In many rare lung diseases, and in BO, the ventilation and the proper self-cleaning of the small airways (bronchioles) is impaired. As a result, less oxygenated blood circulates to the heart and through the body which facilitates further inflammatory processes.
In order to loosen the mucus within the small airways and throughout the lungs, specific chest physiotherapy is required in addition to the regularly inhaled therapy. To perform such specific chest physiotherapy accurately, it is important that the child and the family are instructed properly by a qualified chest physiotherapist. The chest physiotherapy should be carried out regularly on a daily basis and should be supervised and adjusted to current changes and needs by a qualified physiotherapist on a regular, weekly or monthly, basis.
Mobilization of mucus
The patient and her or his family must learn independently how to master the daily chest physiotherapy such as autogenic drainage. Children from the age of 4 can start to learn some techniques. The aim of these exercises is to mobilize mucus and mucus plugs which will enable the child to cough up. Thus, lung function and gas exchange improve significantly. There are further devices for your child to support and to facilitate the mobilization of mucus. These aids include devices which prevent collapse of the small airways called bronchioles by increased resistance during exhalation and loosen the mucus by oscillation e.g. Flutter, PEP system, RC cornet.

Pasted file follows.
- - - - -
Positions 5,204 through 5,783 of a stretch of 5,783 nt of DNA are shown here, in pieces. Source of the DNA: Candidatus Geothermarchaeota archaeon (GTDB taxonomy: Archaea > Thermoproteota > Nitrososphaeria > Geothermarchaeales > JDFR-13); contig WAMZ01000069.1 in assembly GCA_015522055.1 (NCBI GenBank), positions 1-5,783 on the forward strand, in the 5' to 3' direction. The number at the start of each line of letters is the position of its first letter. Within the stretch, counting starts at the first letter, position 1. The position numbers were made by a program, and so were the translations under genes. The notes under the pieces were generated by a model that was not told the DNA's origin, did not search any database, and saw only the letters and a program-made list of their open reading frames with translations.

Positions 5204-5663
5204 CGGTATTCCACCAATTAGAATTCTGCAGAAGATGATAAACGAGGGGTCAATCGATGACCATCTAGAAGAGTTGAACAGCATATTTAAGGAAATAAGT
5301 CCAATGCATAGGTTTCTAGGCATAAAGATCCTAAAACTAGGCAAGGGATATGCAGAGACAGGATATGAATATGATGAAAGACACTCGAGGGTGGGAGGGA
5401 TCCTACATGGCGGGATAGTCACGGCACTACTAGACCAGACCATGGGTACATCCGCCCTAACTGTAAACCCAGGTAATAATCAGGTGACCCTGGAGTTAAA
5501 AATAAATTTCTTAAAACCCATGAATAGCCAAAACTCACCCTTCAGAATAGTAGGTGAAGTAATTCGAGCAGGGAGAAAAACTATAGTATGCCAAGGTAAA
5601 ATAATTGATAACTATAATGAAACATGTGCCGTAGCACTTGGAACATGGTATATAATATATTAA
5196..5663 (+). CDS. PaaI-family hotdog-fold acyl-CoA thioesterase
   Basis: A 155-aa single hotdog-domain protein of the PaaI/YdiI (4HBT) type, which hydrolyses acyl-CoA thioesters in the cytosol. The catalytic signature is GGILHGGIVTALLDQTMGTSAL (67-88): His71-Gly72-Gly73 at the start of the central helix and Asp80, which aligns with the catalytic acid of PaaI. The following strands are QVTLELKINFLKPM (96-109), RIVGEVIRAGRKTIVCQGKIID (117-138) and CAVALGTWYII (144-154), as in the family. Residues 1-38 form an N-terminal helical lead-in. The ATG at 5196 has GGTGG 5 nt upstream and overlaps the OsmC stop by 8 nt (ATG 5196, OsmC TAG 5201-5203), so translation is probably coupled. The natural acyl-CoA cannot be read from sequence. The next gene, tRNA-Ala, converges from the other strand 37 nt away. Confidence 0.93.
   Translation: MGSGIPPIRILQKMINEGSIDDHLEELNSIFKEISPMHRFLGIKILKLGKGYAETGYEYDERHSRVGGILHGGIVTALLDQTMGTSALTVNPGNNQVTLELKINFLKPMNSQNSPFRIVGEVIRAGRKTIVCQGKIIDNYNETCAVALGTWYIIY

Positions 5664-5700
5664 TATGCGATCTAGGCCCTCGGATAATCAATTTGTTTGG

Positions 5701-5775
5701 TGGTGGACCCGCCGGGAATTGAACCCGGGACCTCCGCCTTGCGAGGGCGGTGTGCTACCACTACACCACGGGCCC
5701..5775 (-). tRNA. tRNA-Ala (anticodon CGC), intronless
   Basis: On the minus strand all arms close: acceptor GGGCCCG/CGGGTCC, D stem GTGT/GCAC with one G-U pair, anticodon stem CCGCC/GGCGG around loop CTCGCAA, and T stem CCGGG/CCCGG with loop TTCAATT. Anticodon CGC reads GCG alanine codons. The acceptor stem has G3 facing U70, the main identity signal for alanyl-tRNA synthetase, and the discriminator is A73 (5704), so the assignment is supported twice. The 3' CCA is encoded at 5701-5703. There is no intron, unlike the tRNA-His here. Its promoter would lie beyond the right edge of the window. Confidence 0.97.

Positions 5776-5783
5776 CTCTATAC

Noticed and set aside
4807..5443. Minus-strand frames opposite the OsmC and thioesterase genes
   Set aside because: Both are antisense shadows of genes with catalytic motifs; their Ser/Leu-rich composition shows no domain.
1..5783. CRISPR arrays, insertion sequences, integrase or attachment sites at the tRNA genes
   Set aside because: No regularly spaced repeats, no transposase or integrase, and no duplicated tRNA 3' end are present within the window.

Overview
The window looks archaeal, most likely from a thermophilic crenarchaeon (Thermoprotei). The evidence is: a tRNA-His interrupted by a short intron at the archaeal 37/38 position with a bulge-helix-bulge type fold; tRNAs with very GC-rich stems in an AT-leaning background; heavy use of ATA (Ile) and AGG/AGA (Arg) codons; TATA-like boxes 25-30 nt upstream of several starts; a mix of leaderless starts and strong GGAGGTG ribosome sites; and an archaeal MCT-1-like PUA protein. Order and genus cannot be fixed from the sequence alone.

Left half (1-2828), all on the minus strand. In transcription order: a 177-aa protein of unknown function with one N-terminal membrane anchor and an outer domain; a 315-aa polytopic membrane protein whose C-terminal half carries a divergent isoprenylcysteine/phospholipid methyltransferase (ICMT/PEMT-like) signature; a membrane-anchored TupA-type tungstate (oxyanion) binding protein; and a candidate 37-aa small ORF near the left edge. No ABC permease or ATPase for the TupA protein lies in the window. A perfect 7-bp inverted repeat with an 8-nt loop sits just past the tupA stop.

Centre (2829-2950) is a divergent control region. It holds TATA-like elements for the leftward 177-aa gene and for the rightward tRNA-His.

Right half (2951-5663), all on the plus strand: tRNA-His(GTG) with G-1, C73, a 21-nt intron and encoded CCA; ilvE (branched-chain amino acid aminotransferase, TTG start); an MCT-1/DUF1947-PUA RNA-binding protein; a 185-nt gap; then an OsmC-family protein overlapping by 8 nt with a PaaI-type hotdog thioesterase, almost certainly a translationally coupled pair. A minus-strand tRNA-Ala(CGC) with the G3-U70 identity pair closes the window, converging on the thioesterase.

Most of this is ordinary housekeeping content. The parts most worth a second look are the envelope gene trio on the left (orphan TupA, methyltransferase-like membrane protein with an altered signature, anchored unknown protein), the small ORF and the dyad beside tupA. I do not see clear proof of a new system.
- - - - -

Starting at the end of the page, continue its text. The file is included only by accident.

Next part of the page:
Trampolines and devices from sport medicine such as bicycle ergometer, treadmill, and devices for muscle strengthening are effective and can be used in addition.
Keep the chest flexible
It is important to ensure good mobility of the chest, as difficult breathing and recurrent episodes of persistent cough can lead to reduction in chest mobility. Manual techniques or exercises with specific physiotherapeutic equipment such as „Pezziball“ can be used for this purpose.
Start physiotherapy early
Respiratory physiotherapy should be started early after diagnosis. There are several reasons for this: smaller children are more willing to integrate daily physiotherapy into their daily routine than adolescents. They learn the breathing techniques in a playful way. Once the therapy is firmly established, adolescent will continue the technique naturally. Furthermore, body perception and sense of well-being are trained early in young age.
Find a therapist
Unfortunately, there are not many physiotherapists which are specifically trained in pediatric respiratory physiotherapy and rare lung diseases. We would always recommend to speak to your pediatric pulmonologist and to your local pediatrician. They may be able to find a physiotherapist nearby with experience in other lung diseases such as cystic fibrosis or adult respiratory medicine.